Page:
When you have a signed agreement and earnest money paid into escrow, the clock begins ticking on the timelines in the contract.
There are four timelines you need to be concerned with.
1) Due diligence
3) Private money
4) Turnaround plan
These timelines run side by side, and all converge at the closing.
In the purchase contract there will be a contingency period for you to perform your due diligence. This is the timeframe in which the seller send you copies of all the documentation on the the building so you can verify that what has been represented to you about the building is, in fact the case.
There are two main categories of due diligence. Physical due diligence, and financial due diligence.
Physical due diligence is everything to do with the physical condition of the property. Repair estimates that have been done, disclosure about specific deficiencies or damage to the property, any environmental reports that have been done. Work orders and receipts for repairs that have been made in the last 12 months. Anything and everything the seller has related to the physical condition of the property, so you can be fully aware of what you are buying.
Financial due diligence is checking all leases of the property so you can be fully aware of what the actual, current income of the property is “today”. Not what is was, or projections of what it could be, but what it is right now. You want to see leases for all of the current tenants, and leases for laundromat machinery, vending machines, and anything else that generates income on the property.
Your contract specifies the time the seller has for getting this documentation to you. Five days is reasonable, ten days at the most.
Once you have received all of the documentation and checked through it all, you then perform your physical inspection of the property. If you are using a broker, he/she and the onsite manager will accompany you on your tour of the property.
Your objective on the physical inspection of the property is to verify all the documentation you received. Were the repairs mentioned really made? Is there anything not working that wasn’t mentioned? Are all of the units represented as vacant, actually vacant? Make sure you inspect every single unit.
You will have got a general sense of the property when you issued your LOI (Letter Of Intent) and walked around it a bit, but this is where you get down to brass tacks and see everything.
Don’t be shy about asking questions. This is where you find out what you are buying, you want to know everything.
The time you specify on your contract for due diligence is totally negotiable, the longer the better. 45 days is a reasonable period, 60 days is better if your seller will accept it.
There will also be a financing contingency in your contract that covers you going to a commercial lender or bank to get a purchase money mortgage.
The financing itself will take every but of 60 days so you want to make the contingency period at least this long, with the option to extend for another 30 days if necessary.
You loan application process is very straight forward and essentially comes down to providing the documentation the bank requires. The key to this is though, speed. Always gather your documentation quickly and put the ball back in the lender’s court. This keeps your file open on the underwriter’s desk and your deal the top priority.
Additionally, problems always crop up. Dealing with them quickly takes them off the table and keeps the process moving.
One place the commercial loan application differs from a residential application is the lender is less concerned about your personal credit, and more concerned about the income the property produces. And seeing the income the property produces is dependent on how well it is managed, the lender will want to know what your management experience is.
It’s OK if you have zero experience in managing apartment buildings, you are not going to manage the property. Your property management company is.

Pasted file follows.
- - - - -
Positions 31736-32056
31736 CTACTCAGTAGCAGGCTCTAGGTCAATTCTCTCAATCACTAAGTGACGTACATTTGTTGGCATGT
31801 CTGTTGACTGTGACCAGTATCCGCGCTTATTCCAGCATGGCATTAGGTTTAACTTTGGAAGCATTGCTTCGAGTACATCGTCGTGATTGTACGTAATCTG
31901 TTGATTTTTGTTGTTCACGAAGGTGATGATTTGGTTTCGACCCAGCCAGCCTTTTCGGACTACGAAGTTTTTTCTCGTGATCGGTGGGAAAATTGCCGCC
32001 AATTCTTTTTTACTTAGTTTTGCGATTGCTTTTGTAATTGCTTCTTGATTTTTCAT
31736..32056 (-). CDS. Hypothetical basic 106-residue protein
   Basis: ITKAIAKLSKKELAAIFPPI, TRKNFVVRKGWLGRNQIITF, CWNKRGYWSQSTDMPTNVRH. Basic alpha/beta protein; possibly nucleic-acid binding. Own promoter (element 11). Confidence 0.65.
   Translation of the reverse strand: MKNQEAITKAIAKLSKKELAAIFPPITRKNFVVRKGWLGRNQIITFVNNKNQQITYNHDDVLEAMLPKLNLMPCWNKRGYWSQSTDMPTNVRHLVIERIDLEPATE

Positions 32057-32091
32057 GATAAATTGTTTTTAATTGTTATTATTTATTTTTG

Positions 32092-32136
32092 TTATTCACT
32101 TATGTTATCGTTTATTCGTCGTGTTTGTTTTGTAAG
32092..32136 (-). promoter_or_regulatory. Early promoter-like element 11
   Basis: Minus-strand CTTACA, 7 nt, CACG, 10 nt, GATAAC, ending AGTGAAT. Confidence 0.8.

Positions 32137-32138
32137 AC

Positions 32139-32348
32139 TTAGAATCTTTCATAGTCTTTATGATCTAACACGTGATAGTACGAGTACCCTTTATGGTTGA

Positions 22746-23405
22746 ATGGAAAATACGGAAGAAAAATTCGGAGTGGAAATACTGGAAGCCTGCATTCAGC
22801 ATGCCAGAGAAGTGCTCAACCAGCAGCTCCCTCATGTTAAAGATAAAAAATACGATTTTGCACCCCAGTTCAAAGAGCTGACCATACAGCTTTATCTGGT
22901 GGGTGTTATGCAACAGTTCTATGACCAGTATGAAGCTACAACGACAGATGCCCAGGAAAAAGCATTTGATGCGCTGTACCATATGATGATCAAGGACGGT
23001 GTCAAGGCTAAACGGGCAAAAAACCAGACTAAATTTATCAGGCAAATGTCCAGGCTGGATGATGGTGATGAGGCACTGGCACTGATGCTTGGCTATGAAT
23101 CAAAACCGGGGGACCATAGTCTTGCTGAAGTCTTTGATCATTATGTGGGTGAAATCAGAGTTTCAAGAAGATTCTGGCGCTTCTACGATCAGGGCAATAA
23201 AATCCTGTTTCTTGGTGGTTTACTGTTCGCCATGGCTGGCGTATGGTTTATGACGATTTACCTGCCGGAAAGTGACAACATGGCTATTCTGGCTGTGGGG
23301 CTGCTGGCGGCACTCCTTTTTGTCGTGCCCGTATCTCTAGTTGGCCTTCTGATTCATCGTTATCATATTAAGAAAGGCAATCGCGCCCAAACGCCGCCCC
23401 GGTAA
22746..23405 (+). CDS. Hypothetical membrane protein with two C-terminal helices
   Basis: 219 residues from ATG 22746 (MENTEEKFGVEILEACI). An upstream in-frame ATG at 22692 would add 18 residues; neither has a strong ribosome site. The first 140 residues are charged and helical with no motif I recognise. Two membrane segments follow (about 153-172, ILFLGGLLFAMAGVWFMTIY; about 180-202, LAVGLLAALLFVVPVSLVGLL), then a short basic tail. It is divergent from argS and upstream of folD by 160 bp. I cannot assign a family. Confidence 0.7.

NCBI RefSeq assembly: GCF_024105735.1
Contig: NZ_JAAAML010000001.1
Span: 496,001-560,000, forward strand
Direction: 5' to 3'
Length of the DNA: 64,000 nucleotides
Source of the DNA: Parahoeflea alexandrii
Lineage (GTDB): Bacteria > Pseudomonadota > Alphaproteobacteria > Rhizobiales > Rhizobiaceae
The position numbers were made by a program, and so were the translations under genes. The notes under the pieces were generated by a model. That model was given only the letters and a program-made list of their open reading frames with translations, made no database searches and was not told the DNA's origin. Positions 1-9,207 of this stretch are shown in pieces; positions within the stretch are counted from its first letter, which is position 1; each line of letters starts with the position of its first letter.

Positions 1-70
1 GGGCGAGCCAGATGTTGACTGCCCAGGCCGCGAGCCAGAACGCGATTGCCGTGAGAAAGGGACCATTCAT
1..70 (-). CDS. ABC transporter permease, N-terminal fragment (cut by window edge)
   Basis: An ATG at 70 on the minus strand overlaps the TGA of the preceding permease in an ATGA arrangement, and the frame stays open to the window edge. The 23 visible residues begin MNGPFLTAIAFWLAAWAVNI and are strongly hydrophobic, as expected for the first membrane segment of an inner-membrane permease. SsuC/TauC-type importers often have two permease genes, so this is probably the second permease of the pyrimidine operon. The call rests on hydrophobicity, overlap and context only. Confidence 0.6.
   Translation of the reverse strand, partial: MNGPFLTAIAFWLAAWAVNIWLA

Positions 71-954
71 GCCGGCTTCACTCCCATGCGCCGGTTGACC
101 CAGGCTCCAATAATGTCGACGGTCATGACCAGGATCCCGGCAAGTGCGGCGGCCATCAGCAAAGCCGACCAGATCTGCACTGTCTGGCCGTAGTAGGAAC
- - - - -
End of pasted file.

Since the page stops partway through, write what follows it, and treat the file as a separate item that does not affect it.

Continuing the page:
To satisfy this concern of the lender you will need to include a business plan for how you intend to manage the property. You don’t have to write this yourself. Ask the property management company you selected to provide that you, and then include it in your loan application.
Although your use of private money to cover the cash requirements of the deal won’t be mentioned anywhere in the contract, you use the entirety of the contingency periods to make sue you raise all the private money you need.
Whether you are raising your private money by networking, or by using a securities attorney and doing a private placement, a 90 day financing contingency is plenty of time to raise all the money you need.
The key to successfully raising all of your private money before closing though is preparation. Whichever route you take, make sure you have made all of your contacts and have all of your presentations and documentation ready, so once the contract is signed you go straight into promoting the deal and lining up your investors.
Start the day the contract is signed and keep going daily until you hit your target.
While doing your due diligence you will be getting a much closer look at all of the physical and financial aspects of the property, and now you know the reality of the situation you can put together a coherent plan to remedy those areas that need attention.
Turning the property around is where you create value, so the more organized you are about planning and implementing the sooner you get the building back to top performance and start benefitting from increased cashflow and value.
As you encounter deferred maintenance items, note them all down and categorize them, for each individual unit, for building exteriors, and landscaping.
Likewise for onsite management. Take note of any lax bookkeeping or management practices that will need to be changed, any bills that seem to high, supplier contracts that could be renegotiated, property taxes that can be challenged.
By closing you will have a detailed outline of all areas needing improvement. From here you can construct a series action plans for each area of work, which taken together, become your Turnaround Plan.
When all the inspections have been completed and approved, your loan application approved, your private money raised, clear title delivered, your closing agent will schedule a closing date.
On the day of closing, the hard work has been done, and all there is left to do is show up at the appointed hour and sign documents.
That’s it. Now you own your apartment house.
Though it’s not a profit machine just yet.
You have execute your Turnaround Plan and extract the upside value currently lying dormant in the property. Only then can you hand off management duties to your property management company and celebrate your financial freedom.